It’s funny you mention the psychology of it, because on the regular Walking Dead you know if you see a walker, you kill it. I have to imagine the early steps of this are, “Is it murder to kill this person?”
And that’s one of the challenges: “Why are you behaving this way?” When push comes to shove, people have seen enough—I mean, we’re looking at the apocalypse through the filter of this family drama, so they’ll witness this, they’ll be confronted with people who have turned, they will be forced to contend with this. And in many ways Madison and Travis, Nick and Alicia — our core family — are slightly ahead of the game. And what’s interesting is as they come to realize more of what’s going on, there will still be neighbors, there will still be people in their lives who haven’t quite caught on yet. It’s a strange disconnect at times where, why are people not recognizing what’s going on?

It’s always an interesting scene when you’re trying to explain to a person that the world is over, and that people have come back from the dead. It’s an interesting little story navigation that Robert brilliantly ellipsed over in the comic, and I think that the download Lennie James’ character gives to Rick in the pilot of The Walking Dead is perfect. Basically, Rick has come out of his coma and Morgan’s able to say, “Hey, look, here’s what’s happened. Here’s what these things are.” We get to explore the process really by which Morgan’s character came to learn that, which I think is interesting.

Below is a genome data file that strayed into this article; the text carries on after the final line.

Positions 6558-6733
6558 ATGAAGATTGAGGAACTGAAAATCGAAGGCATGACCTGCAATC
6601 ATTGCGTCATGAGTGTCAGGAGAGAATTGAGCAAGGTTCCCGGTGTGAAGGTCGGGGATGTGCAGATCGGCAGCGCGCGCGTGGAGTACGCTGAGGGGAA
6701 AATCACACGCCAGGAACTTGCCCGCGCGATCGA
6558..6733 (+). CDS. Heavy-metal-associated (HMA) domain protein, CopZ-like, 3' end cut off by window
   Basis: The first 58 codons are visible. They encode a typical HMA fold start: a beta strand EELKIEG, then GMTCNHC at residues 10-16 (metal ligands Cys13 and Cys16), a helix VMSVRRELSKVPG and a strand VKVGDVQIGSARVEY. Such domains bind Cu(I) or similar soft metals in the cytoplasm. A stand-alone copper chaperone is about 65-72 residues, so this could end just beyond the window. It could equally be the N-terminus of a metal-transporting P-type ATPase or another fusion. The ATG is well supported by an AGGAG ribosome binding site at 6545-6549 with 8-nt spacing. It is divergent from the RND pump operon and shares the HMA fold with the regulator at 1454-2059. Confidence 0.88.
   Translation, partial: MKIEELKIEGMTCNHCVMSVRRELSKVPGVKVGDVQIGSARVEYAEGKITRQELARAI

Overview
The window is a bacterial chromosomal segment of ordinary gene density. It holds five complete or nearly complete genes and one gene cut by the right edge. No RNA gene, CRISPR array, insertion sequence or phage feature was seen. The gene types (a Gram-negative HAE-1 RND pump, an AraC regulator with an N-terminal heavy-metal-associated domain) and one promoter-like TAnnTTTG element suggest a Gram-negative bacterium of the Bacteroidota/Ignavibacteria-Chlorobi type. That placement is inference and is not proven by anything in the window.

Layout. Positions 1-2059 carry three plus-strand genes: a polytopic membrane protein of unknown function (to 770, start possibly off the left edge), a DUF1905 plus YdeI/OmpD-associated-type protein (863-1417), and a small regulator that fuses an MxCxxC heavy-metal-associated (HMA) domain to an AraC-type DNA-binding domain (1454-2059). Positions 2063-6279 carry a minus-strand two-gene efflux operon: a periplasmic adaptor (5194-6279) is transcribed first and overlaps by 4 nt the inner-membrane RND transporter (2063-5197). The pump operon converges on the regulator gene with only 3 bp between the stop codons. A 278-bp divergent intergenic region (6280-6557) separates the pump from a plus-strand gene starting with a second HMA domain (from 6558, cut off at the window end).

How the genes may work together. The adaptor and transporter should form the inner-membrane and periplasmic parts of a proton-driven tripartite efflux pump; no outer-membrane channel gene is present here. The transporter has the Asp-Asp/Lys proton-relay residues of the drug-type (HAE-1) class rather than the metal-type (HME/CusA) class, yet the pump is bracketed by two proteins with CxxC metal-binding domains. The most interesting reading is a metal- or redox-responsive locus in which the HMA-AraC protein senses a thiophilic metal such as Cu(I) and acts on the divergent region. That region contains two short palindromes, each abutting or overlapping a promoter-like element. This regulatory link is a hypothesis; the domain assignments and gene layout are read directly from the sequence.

We haven’t seen the actual outbreak before, so was there any process at all in terms of you having to be in communication with Robert Kirkman or anyone else in terms of the rules that you are establishing with this world?
We co-wrote the pilot, so he’s been very involved. We’re living under the same mythological umbrella, so we have to follow the rules that he laid out in the comic and in the show. So at any time if we’re in danger of veering or playing at something that’s not been established in the original, he’s all over that. We have the benefit of working with the executive producing team of the original show, so we’ve got Robert, Dave Alpert, Gale Anne Hurd, and Greg Nicotero. So there’s enough guidance. It’s a different look for the walkers, and Greg Nicotero was very hands-on in defining the look of our fresher zombies, for lack of a better word. We’ve decided not to veer from the rules of the original, just because I think what Robert has done works, and there’s no reason to push that particular envelope.

Although the characters and events on your show do not come from the comics, is there anything you did take from the comic that we might see?
The vibe. Thematically, what I love about the comic and what I love about the show is that it feels very grounded to me in terms of the character dynamics and the relationships. I think that’s the reason the comic and the show have been as successful as they’ve been, so that as a mile marker was very important when we started working. But in terms of story, in terms of elements, most of what I love about the comic has been used in the show. Now that you say that, I’m going to have to go back and see if I can start to find some Easter eggs and find some connective tissue.

For more ‘Fear the Walking Dead’ scoop, follow Dalton on Twitter @DaltonRoss.